VA lacks infrastructure and staffing for EHR rollout, forthcoming IG report says

A soon-to-be-published IG report found IT problems and training issues that could cause “cascading failures” in the VA's EHR program.
The Spokane Veterans Affairs Medical Center. (U.S. Air Force photo by Staff Sgt. Alexandre Montes/Released)

A soon-to-be-published inspector general report found several critical IT infrastructure problems and training issues that could cause “cascading failures” in the migration of the Department of Veteran Affairs to a modernized electronic health record (EHR) system if not addressed.

The two-part report’s main finding is that a VA hospital in Spokane, Washington, “lacks adequate staffing” to minimize patients losing access to care as it transitions to the new EHR system, replacing the outdated Veterans Information Systems Architecture (VistA). The VA center was set to go live later this month as the first to debut new EHR systems, but that schedule was “unrealistic,” according to the OIG report.

On top of that, failures to prepare VA’s larger IT infrastructure and adequately train for the new system has caused the VA to push the EHR’s launch date back to July.

Though the IG report hasn’t been published yet, VA Deputy Inspector General David Case detailed it Thursday before the House Veterans Affairs Technology Modernization Subcommittee.


Case said “critical physical and IT infrastructure upgrades have not been completed” at the  Mann-Grandstaff VA Medical Center in Spokane “in line with VA’s own timelines.”

Despite VA Sectary Robert Wilkie saying he is spending “millions and millions” of dollars building IT closets, the IG report found many of the contracts for the critical IT infrastructure upgrades have not been awarded. Much of the work to buy and install cooling devices, cabling and new laptops for staff at the center had not been done, according to the report.

Lawmakers were concerned by this. “I just feel like we are shooting ourselves in the foot,” Rep. Susie Lee, D-Nev., said of the report’s portrayal of the IT infrastructure upgrades.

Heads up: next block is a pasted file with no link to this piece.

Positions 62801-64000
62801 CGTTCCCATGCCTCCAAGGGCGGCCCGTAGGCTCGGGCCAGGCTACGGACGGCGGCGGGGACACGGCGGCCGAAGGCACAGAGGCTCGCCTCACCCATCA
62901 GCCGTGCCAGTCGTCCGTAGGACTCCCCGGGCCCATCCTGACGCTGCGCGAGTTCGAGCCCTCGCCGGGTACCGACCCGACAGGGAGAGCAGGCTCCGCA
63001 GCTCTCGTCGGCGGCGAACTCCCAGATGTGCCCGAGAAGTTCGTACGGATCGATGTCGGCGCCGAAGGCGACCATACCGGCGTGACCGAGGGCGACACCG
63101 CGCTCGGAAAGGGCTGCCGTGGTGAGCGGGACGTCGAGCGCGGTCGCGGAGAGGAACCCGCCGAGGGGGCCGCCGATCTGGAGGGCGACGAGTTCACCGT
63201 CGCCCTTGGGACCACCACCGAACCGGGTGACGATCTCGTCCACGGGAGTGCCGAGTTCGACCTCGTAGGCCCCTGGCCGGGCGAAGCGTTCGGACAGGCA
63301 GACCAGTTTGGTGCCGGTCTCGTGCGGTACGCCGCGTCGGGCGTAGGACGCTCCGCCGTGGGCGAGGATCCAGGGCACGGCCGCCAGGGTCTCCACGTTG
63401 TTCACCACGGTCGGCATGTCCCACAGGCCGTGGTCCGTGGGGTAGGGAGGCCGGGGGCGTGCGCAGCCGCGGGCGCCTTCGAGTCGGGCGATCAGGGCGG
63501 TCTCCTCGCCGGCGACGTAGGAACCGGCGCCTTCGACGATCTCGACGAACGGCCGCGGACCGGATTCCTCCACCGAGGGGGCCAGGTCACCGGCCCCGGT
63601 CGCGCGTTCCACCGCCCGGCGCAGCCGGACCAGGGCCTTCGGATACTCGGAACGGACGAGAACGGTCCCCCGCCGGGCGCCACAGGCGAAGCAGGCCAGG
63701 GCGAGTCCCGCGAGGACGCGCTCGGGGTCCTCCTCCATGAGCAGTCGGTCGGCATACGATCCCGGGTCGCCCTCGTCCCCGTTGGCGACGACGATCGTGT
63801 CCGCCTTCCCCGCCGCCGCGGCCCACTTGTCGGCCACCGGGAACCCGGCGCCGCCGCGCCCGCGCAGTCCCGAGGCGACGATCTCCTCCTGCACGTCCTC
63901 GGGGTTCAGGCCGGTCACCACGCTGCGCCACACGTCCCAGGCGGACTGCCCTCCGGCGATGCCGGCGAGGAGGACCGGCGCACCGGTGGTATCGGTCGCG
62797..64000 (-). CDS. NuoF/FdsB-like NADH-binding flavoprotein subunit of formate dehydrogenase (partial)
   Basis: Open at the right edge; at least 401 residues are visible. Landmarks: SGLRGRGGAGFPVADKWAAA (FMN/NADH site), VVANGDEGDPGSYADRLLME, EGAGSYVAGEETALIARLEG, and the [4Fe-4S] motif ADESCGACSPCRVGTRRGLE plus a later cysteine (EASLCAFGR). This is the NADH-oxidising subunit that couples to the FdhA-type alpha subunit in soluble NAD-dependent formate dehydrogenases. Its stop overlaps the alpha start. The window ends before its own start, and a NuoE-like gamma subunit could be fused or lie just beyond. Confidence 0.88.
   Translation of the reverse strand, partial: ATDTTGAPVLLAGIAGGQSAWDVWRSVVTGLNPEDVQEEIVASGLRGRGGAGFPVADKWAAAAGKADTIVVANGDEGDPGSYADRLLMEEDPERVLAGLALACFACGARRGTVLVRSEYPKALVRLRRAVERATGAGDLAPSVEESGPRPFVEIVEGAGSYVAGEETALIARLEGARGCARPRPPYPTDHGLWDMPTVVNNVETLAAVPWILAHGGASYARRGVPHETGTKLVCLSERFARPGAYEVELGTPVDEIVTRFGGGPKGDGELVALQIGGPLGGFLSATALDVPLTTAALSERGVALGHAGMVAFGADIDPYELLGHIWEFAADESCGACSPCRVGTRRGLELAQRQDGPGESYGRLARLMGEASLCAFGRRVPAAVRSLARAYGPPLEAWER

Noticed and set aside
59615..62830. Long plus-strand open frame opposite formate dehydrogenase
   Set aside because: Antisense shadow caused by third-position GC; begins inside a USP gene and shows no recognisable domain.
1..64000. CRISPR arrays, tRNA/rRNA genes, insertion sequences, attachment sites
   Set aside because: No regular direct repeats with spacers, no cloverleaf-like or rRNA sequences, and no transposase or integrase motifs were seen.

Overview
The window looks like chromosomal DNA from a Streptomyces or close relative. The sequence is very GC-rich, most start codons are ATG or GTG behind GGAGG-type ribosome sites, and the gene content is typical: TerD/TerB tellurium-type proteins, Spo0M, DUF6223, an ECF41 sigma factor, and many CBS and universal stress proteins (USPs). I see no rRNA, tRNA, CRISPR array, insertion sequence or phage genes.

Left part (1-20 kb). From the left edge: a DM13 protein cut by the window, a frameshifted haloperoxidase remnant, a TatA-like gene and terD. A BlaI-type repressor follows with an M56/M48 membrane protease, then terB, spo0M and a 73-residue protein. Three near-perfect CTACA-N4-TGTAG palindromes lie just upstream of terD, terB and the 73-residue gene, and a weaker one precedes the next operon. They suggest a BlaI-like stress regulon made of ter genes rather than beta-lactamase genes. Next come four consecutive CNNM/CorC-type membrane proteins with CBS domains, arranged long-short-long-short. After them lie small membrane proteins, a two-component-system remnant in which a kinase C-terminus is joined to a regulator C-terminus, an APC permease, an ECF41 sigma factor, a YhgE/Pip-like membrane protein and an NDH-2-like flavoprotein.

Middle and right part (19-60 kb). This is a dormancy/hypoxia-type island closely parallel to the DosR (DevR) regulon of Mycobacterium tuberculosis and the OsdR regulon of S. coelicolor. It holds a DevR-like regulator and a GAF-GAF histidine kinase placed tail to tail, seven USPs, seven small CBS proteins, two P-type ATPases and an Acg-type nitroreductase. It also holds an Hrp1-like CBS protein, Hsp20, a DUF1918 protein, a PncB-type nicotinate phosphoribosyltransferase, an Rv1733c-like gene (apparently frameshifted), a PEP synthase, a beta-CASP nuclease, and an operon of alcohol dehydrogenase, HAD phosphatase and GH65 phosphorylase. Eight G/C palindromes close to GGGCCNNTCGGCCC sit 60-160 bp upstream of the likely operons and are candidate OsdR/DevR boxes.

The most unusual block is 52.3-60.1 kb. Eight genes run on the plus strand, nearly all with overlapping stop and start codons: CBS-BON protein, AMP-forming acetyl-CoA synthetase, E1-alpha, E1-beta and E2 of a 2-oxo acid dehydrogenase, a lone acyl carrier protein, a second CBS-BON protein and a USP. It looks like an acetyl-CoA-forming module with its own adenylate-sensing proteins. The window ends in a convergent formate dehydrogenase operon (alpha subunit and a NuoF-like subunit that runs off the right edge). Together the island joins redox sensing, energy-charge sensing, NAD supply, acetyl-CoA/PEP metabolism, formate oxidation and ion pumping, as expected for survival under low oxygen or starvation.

The report also found a variety of staffing and training issues in the EHR’s rollout. The current staffing level for “mitigation personnel” — additional staff to offset and augment productivity loss during the focused effort to bring the system online — is below 50 percent. However, the VA is optimistic it will reach 90 percent of the 108 people it hopes to hire by the new launch date in July. The department will also send 24 traveling nurses to the Spokane center to assuage transition challenges this summer.

On top of that, training couldn’t proceed in anticipation of the original March launch goal because the system was behind in its development. Only 19 of the 73 new interfaces clinical workers need to use had been programmed. Likewise, training for so-called “superusers” showed negative feedback on how the system worked.


Now with an extra four months, the VA will be able to program more interfaces, such as online prescription refilling, telehealth and travel reimbursement portals, said Richard Stone, director of the Veterans Health Administration.

A new round of training on an updated “snapshot” of the system is set to begin in early April, John Windom, director of the Office of Electronic Health Record Modernization, told lawmakers Thursday. While the system that doctors, nurses and other providers will train on will be updated from its current state, it still won’t be the final product. That’s because end-users need a stable training system that doesn’t face the interruption of constant updates, Windom said.

The initial EHR delay — announced in February soon after the firing of then-Deputy Secretary James Byrne, the accountable official overseeing the development of the platform — caught many in Congress by surprise. Lawmakers remain wary of the VA’s transparency and its ability to meet its new July deadline.

“What we do ask of the VA is to be open in your communication,” Chairman Mark Takano, D-Calif., told FedScoop after the hearing. “I am not going to let (the VA) off the hook.”

Takano added that he has not received any word on an acting deputy secretary to replace Byrne being named. Wilkie told FedScoop in late February that he has replaced Byrne as the one accountable for the project.


Takano urged Wilkie to name a replacement soon. “By law that is who is responsible for all of this,” Takano said of the deputy secretary position Byrne vacated. “They need to have someone in that position, even if it is an acting.”

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